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Proceedings Paper

Dual-scanning optical coherence elastography for rapid imaging of two tissue volumes (Conference Presentation)
Author(s): Qi Fang; Luke Frewer; Philip Wijesinghe; Juliana Hamzah; Ruth Ganss; Wes M. Allen; David D. Sampson; Andrea Curatolo; Brendan F. Kennedy
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Paper Abstract

In many applications of optical coherence elastography (OCE), it is necessary to rapidly acquire images in vivo, or within intraoperative timeframes, over fields-of-view far greater than can be achieved in one OCT image acquisition. For example, tumour margin assessment in breast cancer requires acquisition over linear dimensions of 4-5 centimetres in under 20 minutes. However, the majority of existing techniques are not compatible with these requirements, which may present a hurdle to the effective translation of OCE. To increase throughput, we have designed and developed an OCE system that simultaneously captures two 3D elastograms from opposite sides of a sample. The optical system comprises two interferometers: a common-path interferometer on one side of the sample and a dual-arm interferometer on the other side. This optical system is combined with scanning mechanisms and compression loading techniques to realize dual-scanning OCE. The optical signals scattered from two volumes are simultaneously detected on a single spectrometer by depth-encoding the interference signal from each interferometer. To demonstrate dual-scanning OCE, we performed measurements on tissue-mimicking phantoms containing rigid inclusions and freshly isolated samples of murine hepatocellular carcinoma, highlighting the use of this technique to visualise 3D tumour stiffness. These findings indicate that our technique holds promise for in vivo and intraoperative applications.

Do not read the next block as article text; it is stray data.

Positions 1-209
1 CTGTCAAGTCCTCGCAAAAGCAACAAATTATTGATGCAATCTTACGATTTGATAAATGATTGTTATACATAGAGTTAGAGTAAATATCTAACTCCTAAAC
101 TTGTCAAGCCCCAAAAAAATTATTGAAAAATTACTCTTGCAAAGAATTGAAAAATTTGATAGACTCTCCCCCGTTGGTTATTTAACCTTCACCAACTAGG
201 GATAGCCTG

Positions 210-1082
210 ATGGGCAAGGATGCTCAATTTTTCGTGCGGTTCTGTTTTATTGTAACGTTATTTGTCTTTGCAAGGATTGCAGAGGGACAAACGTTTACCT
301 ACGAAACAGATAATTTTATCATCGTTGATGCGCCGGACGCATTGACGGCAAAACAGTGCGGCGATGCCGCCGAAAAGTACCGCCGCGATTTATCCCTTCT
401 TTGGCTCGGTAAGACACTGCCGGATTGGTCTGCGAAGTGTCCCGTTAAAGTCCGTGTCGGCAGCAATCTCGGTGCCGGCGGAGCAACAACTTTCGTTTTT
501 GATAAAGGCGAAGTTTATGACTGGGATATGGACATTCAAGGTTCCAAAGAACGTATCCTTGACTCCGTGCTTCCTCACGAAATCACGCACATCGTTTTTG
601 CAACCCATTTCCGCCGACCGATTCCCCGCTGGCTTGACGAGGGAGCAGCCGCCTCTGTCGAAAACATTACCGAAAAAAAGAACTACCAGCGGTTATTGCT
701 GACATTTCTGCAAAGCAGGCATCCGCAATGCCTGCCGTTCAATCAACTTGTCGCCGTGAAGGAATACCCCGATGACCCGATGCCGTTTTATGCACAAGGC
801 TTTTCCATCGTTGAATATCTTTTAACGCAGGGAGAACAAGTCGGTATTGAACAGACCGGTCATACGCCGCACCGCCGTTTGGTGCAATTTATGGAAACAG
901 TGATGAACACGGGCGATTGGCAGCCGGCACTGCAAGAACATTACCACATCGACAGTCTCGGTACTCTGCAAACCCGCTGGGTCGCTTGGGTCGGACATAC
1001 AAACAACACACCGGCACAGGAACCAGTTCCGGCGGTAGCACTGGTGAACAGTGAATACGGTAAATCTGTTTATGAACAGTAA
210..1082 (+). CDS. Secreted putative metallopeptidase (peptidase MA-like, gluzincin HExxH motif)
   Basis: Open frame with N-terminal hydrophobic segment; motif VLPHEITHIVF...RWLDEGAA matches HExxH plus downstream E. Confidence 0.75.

Paper Details

Date Published: 24 April 2017
PDF: 1 pages
Proc. SPIE 10067, Optical Elastography and Tissue Biomechanics IV, 1006704 (24 April 2017); doi: 10.1117/12.2253497
Show Author Affiliations
Qi Fang, Harry Perkins Institute of Medical Research (Australia)
Luke Frewer, Harry Perkins Institute of Medical Research (Australia)
Philip Wijesinghe, The Univ. of Western Australia (Australia)
Juliana Hamzah, Harry Perkins Institute of Medical Research (Australia)
Ruth Ganss, Harry Perkins Institute of Medical Research (Australia)
Wes M. Allen, Harry Perkins Institute of Medical Research (Australia)
David D. Sampson, The Univ. of Western Australia (Australia)
Andrea Curatolo, The Univ. of Western Australia (Australia)
Brendan F. Kennedy, Harry Perkins Institute of Medical Research (Australia)


Published in SPIE Proceedings Vol. 10067:
Optical Elastography and Tissue Biomechanics IV
Kirill V. Larin; David D. Sampson, Editor(s)

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